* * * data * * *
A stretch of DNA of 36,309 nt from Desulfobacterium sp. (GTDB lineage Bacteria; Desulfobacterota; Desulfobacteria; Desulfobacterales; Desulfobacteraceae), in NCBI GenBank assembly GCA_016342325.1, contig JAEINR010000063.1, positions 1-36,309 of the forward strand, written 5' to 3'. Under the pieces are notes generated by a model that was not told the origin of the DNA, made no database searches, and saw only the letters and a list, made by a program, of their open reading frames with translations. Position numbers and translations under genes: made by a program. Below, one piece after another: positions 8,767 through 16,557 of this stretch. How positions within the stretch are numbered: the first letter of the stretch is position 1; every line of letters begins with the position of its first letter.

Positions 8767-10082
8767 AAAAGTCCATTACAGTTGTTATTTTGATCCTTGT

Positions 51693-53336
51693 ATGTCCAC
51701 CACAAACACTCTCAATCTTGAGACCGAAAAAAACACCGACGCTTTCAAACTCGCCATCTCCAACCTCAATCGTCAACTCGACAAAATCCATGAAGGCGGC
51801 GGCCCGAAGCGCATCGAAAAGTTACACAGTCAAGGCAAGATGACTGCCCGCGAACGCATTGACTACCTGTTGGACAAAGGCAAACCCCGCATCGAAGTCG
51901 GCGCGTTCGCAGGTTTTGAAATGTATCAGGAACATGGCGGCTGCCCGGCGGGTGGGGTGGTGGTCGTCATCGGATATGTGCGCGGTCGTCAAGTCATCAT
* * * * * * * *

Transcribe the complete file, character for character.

A stretch of DNA of 36,309 nt from Desulfobacterium sp. (GTDB lineage Bacteria; Desulfobacterota; Desulfobacteria; Desulfobacterales; Desulfobacteraceae), in NCBI GenBank assembly GCA_016342325.1, contig JAEINR010000063.1, positions 1-36,309 of the forward strand, written 5' to 3'. Under the pieces are notes generated by a model that was not told the origin of the DNA, made no database searches, and saw only the letters and a list, made by a program, of their open reading frames with translations. Position numbers and translations under genes: made by a program. Below, one piece after another: positions 8,767 through 16,557 of this stretch. How positions within the stretch are numbered: the first letter of the stretch is position 1; every line of letters begins with the position of its first letter.

Positions 8767-10082
8767 AAAAGTCCATTACAGTTGTTATTTTGATCCTTGT

Positions 51693-53336
51693 ATGTCCAC
51701 CACAAACACTCTCAATCTTGAGACCGAAAAAAACACCGACGCTTTCAAACTCGCCATCTCCAACCTCAATCGTCAACTCGACAAAATCCATGAAGGCGGC
51801 GGCCCGAAGCGCATCGAAAAGTTACACAGTCAAGGCAAGATGACTGCCCGCGAACGCATTGACTACCTGTTGGACAAAGGCAAACCCCGCATCGAAGTCG
51901 GCGCGTTCGCAGGTTTTGAAATGTATCAGGAACATGGCGGCTGCCCGGCGGGTGGGGTGGTGGTCGTCATCGGATATGTGCGCGGTCGTCAAGTCATCAT